Don't miss a moment from Paris-Roubaix and Unbound Gravel, to the Giro d’Italia, Tour de France, Vuelta a España, and everything in between when you join Outside+.
Cheering for the domestic U.S. teams at the Amgen Tour of California is kind of like rooting for the Denver Broncos in those Super Bowls from the 1980s. You know that the WorldTour squads from Europe will probably crush the locals. So instead of praying for an outright victory, you hope for stage wins, an impressive attack, or maybe just a top-10 finish in the final GC.
Perhaps this strategy is not as fun as rooting for the overall. But hey, it’s more fun that cheering for John Elway to throw one touchdown against the 1989 Redskins.
Plus, the domestic riders regularly score impressive results. In 2013 Janier Acevedo won a stage and finished third while riding for Jamis – Hagens Berman. In 2014 Will Routley won a stage for Optum – Kelly Benefits. And who can forget Toms Skujins’s solo stage win over Mt. Hamilton last year?
So what are the high points this year? I’ve ranked my top-five favorite moments below.
5. Lachlan Morton’s attack on Gibraltar Road
I wasn’t surprised to see Jelly Belly’s Lachlan Morton momentarily ride away from the group of favorites on Gibraltar Road during stage 3. Morton is probably the best climber in the U.S. peloton, and he showed his impressive form by winning the Tour of the Gila the other week.
Morton didn’t win, but his move had me shouting at my computer.
I was hopeful that a stage win could boost Morton’s topsy-turvy career path. It wasn’t that long ago that Morton was Garmin’s wunderkind. Many of us predicted he would one drop the world’s best up the Galibier or Stelvio. So far, that hasn’t happened. For those unfamiliar with Morton’s career path, I suggest reading Chris Case’s excellent feature on Morton’s return to racing.
It’s too bad that an untimely crash at the base of Wednesday’s final climb torpedoed Morton’s GC hopes and knocked him out of the race. Hopefully he’ll be back in the peloton soon.
4. Evan Huffman’s KOM jersey
Historically, the king of the mountains prize at the Amgen Tour of California and USA Pro Cycling Challenge has been an attractive (and realistic) prize for domestic riders. So it wasn’t surprising to see Evan Huffman pursue and then win the KOM jersey. His prize earned Rally Cycling some bragging rights, and gave the domestic peloton a spot in the final jersey presentation.
Huffman had to work for it, of course. He rode in the breakaway during stages 2, 3, and 7. During his first breakaway, he attacked and beat Ben King to the KOM points on three separate occasions. His Rally Cycling teammates also took turns riding in breakaways, defending his lead.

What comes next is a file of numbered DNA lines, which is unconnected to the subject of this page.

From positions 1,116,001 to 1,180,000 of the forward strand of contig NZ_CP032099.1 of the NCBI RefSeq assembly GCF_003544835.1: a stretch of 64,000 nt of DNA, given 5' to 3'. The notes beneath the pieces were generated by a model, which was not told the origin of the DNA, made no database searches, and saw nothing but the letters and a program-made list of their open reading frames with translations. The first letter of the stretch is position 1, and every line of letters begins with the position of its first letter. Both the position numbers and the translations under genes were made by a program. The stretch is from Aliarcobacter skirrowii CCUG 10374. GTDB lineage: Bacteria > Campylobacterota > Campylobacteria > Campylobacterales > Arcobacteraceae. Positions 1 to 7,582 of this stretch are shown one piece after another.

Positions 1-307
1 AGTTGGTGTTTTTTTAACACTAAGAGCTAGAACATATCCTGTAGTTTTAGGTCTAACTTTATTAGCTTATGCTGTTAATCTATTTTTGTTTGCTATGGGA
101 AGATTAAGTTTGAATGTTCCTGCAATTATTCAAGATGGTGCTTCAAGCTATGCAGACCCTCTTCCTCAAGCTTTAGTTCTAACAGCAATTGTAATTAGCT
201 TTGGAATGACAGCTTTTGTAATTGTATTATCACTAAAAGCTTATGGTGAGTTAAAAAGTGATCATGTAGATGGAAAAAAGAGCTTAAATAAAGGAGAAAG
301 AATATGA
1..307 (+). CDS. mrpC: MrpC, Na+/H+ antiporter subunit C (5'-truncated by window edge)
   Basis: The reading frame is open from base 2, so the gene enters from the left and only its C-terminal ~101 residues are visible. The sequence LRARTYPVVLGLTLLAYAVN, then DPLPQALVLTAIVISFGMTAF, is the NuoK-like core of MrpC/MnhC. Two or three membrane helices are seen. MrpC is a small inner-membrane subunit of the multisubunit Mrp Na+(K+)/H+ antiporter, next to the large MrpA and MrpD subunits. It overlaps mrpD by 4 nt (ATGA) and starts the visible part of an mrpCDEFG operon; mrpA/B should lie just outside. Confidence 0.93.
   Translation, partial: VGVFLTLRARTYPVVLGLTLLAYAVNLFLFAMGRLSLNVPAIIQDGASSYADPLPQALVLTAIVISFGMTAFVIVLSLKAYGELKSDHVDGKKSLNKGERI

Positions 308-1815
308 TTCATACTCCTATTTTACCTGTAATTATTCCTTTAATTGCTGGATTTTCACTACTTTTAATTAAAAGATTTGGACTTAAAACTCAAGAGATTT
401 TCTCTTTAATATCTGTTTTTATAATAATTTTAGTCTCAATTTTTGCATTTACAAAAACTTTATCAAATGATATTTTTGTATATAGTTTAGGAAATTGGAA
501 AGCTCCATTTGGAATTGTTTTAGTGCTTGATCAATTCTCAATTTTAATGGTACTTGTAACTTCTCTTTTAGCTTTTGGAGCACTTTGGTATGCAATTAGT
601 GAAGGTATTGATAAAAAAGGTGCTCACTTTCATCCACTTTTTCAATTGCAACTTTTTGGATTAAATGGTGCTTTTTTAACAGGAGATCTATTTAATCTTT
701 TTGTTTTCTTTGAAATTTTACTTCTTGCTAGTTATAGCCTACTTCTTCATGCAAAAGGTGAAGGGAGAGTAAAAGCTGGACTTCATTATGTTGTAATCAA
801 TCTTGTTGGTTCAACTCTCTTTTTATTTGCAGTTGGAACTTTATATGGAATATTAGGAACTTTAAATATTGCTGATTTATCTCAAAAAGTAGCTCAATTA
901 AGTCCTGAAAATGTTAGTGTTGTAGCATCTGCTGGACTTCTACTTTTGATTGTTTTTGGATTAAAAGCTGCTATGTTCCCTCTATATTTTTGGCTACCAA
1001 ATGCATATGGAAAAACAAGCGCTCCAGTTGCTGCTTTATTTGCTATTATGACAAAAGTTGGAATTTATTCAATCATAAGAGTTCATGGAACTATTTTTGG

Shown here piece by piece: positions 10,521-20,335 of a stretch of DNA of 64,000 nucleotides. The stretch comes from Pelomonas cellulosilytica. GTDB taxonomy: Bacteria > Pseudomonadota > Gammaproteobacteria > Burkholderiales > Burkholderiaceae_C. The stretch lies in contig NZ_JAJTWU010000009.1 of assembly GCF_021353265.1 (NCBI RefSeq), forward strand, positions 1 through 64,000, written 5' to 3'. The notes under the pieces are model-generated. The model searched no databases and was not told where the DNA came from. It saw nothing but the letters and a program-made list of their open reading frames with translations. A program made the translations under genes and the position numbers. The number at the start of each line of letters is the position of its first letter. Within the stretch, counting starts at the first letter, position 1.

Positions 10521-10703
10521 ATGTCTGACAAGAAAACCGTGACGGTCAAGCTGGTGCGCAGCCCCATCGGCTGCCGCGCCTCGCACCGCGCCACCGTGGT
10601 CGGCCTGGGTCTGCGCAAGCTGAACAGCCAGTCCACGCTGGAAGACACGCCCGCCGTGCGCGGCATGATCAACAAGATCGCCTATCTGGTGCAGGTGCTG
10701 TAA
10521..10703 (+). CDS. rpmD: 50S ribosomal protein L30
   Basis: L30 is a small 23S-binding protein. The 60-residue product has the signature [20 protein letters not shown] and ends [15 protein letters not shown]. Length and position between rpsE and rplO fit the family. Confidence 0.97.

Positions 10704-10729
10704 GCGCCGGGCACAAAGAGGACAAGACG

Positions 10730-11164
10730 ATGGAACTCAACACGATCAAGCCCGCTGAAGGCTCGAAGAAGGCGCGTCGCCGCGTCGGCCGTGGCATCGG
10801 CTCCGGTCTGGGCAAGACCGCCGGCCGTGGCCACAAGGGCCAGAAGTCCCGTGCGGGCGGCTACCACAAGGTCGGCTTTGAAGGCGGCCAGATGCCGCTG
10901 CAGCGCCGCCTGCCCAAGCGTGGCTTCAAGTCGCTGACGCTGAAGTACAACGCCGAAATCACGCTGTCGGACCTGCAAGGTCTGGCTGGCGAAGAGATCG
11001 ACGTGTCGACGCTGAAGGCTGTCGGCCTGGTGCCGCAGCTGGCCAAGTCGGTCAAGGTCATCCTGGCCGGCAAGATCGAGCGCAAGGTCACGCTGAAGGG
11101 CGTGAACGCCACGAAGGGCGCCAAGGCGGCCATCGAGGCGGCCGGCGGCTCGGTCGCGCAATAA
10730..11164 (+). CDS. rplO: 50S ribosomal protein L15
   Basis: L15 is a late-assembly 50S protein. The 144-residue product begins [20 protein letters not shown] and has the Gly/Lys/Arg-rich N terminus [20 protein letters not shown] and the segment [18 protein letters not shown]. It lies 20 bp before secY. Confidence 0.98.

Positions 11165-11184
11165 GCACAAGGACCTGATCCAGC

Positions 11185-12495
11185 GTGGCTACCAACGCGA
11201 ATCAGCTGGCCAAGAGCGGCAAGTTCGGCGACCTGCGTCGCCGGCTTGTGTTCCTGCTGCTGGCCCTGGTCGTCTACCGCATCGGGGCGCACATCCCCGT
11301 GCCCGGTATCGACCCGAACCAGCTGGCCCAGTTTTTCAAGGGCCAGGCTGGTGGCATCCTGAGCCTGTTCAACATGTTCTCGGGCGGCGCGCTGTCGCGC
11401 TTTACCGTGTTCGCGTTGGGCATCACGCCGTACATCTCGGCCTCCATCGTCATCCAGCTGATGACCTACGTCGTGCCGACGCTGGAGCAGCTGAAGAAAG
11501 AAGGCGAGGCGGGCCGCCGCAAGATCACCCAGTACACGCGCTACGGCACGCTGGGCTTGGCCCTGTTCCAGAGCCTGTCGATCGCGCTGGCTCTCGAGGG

Huffman’s KOM win also gives domestic squads a historical advantage at the Tour of California. Domestic teams have now won the KOM prize six out of 11 times.
3. Neilson Powless
Five years from now, we will probably look back on the 2016 Amgen Tour of California as Neilson Powless’s coming out party. Today, we can only hypothesize what the future holds for the youngster, once he hits his prime. He’s only 19, so the future seems quite bright. Will he win a grand tour stage, or become a perennial challenger for the Tour of California overall? Will he be capable of growing facial hair? Only time will tell.
What we do know is that Powless can already ride with some of the world’s top cyclists whenever the road goes uphill. He’s also a capable stage racer. Usually, the honor of top domestic GC finisher in California goes to a cagy veteran, not an upstart. Powless took top honors this year, finishing ninth, 1:30 behind Julian Alaphilippe.
2. Twenty16 – Ridebiker’s upset TTT win
It’s no secret that team Boels – Dolmans is the most dominant squad in women’s cycling at the moment, thanks to the efforts of Brit Lizzie Armistead. So when the Dutch team lined up for the team time trial at the women’s Tour of California, all signs pointed toward a Boels win. Armistead was not there, however the team had current hour record holder Evelyn Stevens and fast finisher Megan Guarnier on the squad.
But Kristin Armstrong’s Twenty16 – Ridebiker upset Boels – Dolmans, winning by six seconds. The result shows that Armstrong, 42, is on track for her attempt to win a third-consecutive Olympic gold medal in the individual time trial.
1. Axeon Hagens Berman
Every few years, an entire cohort of young riders seem to make a giant leap forward in performance. I remember attending the 2009 Redlands Bicycle Classic and watching then U23 riders Peter Stetina, Alex Howes, and Danny Summerhill carve up the peloton on the Felt – Holowesko Partners development team. You knew that these guys were on their way to the big time.
There’s a similar buzz around Axeon Hagens Berman this year. The team left California with Neilson Powless’s best young rider victory, as well as the second spot on team GC.
Those results aside, I was impressed by how often Axeon riders were constantly on the attack. From the moment William Barta made the breakaway on stage 2, Axeon riders were always in the camera. Powless was fifth on Gibraltar Road after his teammate Gregory Daniel rode in the break. Daniel was a breakaway hero the following day, and after he was brought back, teammate Ruben Guerreiro went up the road. Logan Owen and Krists Neilands then jumped into breakaways on subsequent days.
The Axeon boys certainly earned their post-race victory beers. I’m sure they’ll enjoy those beverages someday, when they’re old enough to drink.